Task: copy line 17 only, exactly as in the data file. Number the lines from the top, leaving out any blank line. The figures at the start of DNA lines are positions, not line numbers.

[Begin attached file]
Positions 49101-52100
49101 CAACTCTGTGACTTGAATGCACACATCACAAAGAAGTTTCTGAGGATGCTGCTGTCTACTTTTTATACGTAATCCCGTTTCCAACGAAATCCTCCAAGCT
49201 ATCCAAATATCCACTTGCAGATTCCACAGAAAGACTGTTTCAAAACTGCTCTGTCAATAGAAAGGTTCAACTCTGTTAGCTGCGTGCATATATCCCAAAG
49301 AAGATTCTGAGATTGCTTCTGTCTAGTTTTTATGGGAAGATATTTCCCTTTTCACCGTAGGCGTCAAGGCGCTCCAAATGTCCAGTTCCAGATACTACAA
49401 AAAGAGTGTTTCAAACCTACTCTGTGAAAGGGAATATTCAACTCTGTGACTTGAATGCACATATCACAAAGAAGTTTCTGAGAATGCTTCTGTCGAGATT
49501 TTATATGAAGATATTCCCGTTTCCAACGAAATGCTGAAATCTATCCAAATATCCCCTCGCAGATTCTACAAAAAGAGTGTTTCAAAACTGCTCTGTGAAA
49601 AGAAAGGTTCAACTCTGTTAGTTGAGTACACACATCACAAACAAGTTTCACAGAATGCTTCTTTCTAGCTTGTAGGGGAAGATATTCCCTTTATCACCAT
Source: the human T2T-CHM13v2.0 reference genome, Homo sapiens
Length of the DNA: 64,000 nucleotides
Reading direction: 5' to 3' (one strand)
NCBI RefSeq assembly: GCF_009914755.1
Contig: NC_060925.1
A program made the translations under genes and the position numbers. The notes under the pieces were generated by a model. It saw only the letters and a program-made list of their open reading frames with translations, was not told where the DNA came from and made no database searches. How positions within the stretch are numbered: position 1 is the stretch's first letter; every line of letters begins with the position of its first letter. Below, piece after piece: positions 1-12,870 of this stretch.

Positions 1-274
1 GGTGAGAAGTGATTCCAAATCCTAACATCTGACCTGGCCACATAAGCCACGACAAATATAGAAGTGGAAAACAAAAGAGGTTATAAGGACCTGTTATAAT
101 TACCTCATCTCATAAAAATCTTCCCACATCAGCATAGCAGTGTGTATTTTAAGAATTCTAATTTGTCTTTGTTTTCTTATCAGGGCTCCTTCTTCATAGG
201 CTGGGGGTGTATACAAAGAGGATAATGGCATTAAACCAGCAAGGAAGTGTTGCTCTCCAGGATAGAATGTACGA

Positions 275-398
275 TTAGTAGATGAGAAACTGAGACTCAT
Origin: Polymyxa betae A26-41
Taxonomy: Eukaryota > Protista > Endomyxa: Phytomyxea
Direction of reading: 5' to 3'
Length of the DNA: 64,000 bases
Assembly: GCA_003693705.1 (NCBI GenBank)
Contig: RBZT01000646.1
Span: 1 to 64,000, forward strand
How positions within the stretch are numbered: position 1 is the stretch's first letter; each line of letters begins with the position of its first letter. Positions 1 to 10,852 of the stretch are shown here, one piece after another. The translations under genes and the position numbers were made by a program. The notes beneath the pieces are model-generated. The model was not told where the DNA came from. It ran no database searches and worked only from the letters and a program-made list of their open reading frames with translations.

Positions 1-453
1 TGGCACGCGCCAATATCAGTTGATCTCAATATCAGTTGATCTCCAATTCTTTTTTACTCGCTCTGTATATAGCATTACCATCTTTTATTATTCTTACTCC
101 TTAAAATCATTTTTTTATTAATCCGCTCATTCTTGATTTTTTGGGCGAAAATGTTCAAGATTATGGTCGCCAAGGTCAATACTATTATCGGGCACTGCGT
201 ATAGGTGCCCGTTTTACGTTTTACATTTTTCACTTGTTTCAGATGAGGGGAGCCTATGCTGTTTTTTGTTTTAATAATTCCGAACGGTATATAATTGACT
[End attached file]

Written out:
201 CTGGGGGTGTATACAAAGAGGATAATGGCATTAAACCAGCAAGGAAGTGTTGCTCTCCAGGATAGAATGTACGA